The WordPress team announced a security upgrade to 2.6.5 that fixes an exploit only affects IP-based virtual servers running on Apache 2.x. Fortuanately, for Blogs About clients, this only affects our clients on only one of our servers. If you are hosted on our Kiwi server (IP 188.8.131.52), and are running WordPress on your account, you will want to upgrade to WordPress 2.6.5. Our Kiwi server is running Apache 2.2.9. ( The IP of the server you are on is listed in your account CPanel, in the left menu – if is 184.108.40.206 – you’re on Kiwi)
The security issue is an XSS exploit discovered by Jeremias Reith that fortunately only affects IP-based virtual servers running on Apache 2.x. If you are interested only in the security fix, copy
wp-includes/version.php from the 2.6.5 release package.
2.6.5 contains three other small fixes in addition to the XSS fix. The first prevents accidentally saving post meta information to a revision. The second prevents XML-RPC from fetching incorrect post types. The third adds some user ID sanitization during bulk delete requests. For a list of changed files, consult the full changeset between 2.6.3 and 2.6.5.
Get the WordPress 2.6.5 files from the official WordPress site.
Our client, Anita Campbell from SMBTrendWire wrote in with a valuable resource that I want to share with you. It’s an article written by Aaron Wall at SEOBook.com called WordPress Blog Hacking Checklist. Aaron’s article points out some great pointers and tips on how to find out if your WordPress blog was hacked, and what to do about it if you find out that it was.
This is also a perfect time for me to emphasize how important it is to keep your WordPress software upgraded to the most recent version. Old versions of WordPress are vulnerable for exploitation, simply due to the fact that the older versions have an old code base that is no longer being developed. This means that bugs and/or vulnerabilities that existed in old versions were fixed in the new versions – – so, if you’re using old versions… you’re also using the bugs and vulnerabilities, too!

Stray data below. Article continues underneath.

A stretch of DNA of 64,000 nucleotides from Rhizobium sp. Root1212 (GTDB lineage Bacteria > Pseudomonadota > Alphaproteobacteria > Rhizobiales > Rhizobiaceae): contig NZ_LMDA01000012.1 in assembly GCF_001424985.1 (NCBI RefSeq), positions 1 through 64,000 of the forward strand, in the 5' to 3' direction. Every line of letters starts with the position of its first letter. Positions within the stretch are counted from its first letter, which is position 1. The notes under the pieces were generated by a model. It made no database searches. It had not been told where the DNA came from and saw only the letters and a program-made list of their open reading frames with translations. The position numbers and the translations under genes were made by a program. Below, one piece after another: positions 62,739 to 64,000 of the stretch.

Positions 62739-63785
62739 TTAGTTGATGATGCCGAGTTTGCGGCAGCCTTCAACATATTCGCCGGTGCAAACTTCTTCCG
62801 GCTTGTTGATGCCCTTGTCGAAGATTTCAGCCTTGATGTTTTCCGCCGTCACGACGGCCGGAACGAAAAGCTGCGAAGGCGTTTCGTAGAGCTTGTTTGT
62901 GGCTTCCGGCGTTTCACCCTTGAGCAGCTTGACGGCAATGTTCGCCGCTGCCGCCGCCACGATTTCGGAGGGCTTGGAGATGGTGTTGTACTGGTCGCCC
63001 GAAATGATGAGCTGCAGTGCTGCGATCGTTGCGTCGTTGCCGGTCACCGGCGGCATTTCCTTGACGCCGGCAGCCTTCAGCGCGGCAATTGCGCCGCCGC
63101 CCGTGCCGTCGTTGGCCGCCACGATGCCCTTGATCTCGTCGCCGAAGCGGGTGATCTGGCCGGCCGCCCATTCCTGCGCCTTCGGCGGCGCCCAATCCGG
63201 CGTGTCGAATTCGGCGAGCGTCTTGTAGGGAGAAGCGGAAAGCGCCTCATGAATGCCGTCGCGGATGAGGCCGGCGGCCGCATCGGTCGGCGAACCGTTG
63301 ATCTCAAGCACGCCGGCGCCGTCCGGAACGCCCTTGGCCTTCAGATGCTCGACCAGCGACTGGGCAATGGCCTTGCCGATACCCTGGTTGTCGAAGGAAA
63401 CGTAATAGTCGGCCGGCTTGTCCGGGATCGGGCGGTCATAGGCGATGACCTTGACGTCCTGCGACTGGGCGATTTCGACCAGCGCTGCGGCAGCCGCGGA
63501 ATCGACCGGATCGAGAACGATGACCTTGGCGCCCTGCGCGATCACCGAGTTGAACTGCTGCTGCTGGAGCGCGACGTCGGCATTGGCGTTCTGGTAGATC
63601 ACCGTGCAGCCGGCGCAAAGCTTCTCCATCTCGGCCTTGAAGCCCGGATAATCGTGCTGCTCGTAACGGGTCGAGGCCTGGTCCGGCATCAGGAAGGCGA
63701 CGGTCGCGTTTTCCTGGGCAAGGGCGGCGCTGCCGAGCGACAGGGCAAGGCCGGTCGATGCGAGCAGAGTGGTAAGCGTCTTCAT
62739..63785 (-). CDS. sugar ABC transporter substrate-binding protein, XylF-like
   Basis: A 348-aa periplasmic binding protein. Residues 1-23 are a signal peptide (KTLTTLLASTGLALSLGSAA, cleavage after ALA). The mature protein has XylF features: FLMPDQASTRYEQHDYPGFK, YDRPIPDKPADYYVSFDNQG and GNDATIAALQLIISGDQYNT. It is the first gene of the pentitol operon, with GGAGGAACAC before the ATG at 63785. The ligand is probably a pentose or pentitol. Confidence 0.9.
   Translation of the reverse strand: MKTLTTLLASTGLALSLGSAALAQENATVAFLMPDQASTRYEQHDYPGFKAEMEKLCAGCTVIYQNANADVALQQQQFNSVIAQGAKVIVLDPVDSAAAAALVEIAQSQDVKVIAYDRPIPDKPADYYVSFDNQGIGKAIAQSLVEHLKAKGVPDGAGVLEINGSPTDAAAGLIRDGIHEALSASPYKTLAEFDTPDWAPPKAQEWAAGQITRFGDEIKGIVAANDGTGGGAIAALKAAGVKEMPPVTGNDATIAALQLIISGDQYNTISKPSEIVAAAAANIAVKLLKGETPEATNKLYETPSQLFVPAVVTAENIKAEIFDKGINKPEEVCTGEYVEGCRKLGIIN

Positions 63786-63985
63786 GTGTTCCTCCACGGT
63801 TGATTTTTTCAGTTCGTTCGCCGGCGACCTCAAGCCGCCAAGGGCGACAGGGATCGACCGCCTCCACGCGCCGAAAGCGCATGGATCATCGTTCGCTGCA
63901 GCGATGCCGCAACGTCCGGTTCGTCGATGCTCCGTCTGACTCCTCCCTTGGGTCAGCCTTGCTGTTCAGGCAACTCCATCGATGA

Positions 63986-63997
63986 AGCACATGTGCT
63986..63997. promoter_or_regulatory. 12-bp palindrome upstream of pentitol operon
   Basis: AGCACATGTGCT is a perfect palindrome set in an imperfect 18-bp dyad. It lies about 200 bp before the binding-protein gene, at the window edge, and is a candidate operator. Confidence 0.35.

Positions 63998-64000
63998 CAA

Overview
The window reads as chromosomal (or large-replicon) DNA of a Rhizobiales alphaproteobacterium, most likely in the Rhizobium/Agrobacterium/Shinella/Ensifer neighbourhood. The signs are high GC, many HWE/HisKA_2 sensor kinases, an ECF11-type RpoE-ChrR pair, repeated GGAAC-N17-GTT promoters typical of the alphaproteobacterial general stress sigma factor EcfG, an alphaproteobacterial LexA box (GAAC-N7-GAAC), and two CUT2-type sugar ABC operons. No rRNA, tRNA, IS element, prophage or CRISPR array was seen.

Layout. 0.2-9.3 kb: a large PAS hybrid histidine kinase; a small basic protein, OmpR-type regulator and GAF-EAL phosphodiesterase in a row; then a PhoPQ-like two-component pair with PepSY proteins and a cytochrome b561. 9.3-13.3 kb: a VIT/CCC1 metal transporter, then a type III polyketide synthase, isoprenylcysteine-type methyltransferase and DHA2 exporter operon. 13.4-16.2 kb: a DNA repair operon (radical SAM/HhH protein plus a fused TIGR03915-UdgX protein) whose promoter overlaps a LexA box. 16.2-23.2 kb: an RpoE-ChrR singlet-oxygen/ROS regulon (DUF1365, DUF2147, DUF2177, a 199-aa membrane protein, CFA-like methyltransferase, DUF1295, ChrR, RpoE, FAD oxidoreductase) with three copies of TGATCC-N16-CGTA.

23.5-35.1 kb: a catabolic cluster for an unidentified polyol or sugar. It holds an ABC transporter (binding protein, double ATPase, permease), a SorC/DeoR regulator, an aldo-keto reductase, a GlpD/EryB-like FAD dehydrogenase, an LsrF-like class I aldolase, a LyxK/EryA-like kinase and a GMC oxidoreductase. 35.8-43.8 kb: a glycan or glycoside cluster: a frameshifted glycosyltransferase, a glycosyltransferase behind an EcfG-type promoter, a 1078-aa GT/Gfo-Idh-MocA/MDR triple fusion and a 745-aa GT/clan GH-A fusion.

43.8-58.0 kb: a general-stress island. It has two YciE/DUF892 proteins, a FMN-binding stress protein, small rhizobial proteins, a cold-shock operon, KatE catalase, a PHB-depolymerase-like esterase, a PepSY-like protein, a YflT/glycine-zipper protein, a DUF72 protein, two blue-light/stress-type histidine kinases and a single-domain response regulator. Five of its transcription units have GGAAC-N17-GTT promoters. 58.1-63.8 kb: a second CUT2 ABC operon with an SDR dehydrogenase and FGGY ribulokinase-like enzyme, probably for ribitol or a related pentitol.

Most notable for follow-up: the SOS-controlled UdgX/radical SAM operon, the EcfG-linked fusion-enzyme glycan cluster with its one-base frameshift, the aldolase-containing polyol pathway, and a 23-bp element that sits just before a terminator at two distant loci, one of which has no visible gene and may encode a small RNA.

Take control of your WordPress blog and don’t let his happen to you by upgrading as soon you can after you hear about a new WordPress version release. For those of you keeping up – WordPress 2.6.3 is the most recent version available right now. WordPress 2.7 is due for release on 11/10/08.
I use this handy plugin that allows me to easily, and quickly, upgrade my WordPress blogs from within my WordPress administration panel – – no uploading, no configuring, no messing with the file structure at all: WordPress Automatic Upgrade. Give it a shot – it will make your WordPress experience much more pleasant!
WordPress announced the release of the new version 2.1-Ella. This is a major version release and we encourage everyone to read the information about what has changed in this version, as well as the details upgrade instructions for upgrading to WordPress 2.1.
Also, here is a listing of WP Plugins that are compatible with this newest version – also listed there are plugins that are NOT compatible with WordPress version 2.1 – – make sure you read that information as it applies to plugins you may have installed on your WordPress blog.
We strongly recommend that you follow the threads in the WordPress Support Forums regarding major issues that users are having after upgrading to version 2.1 – – read through these issues before deciding to proceed with the upgrade. Typically, after such a major release – – they will release another version shortly that addresses any major bugs found only after several thousand users have upgraded and reported back with the issues. Please keep that in mind before jumping on the upgrade bandwagon.
As always – – back up your data before you proceed with an upgrade! We cannot stress this strongly enough. Yes, we do keep backups of your account – however, please read our Terms of Service as it pertains to the restoration of your back ups. We will restore the first back up for no charge – – after that, if you continue to experience issues due to failing to back up your own data, there will be a charge for each instance of back up restoration to compensate for time involved and the server resources it utilizes with each occurrance. You are able to create a full back up of your account via your CPanel – login and find the ‘BackUp” icon – – click that and follow the instructions on the creation of a back up file. This way, if the installation goes wrong, you have a full and complete back up that you can restore via your CPanel, as well.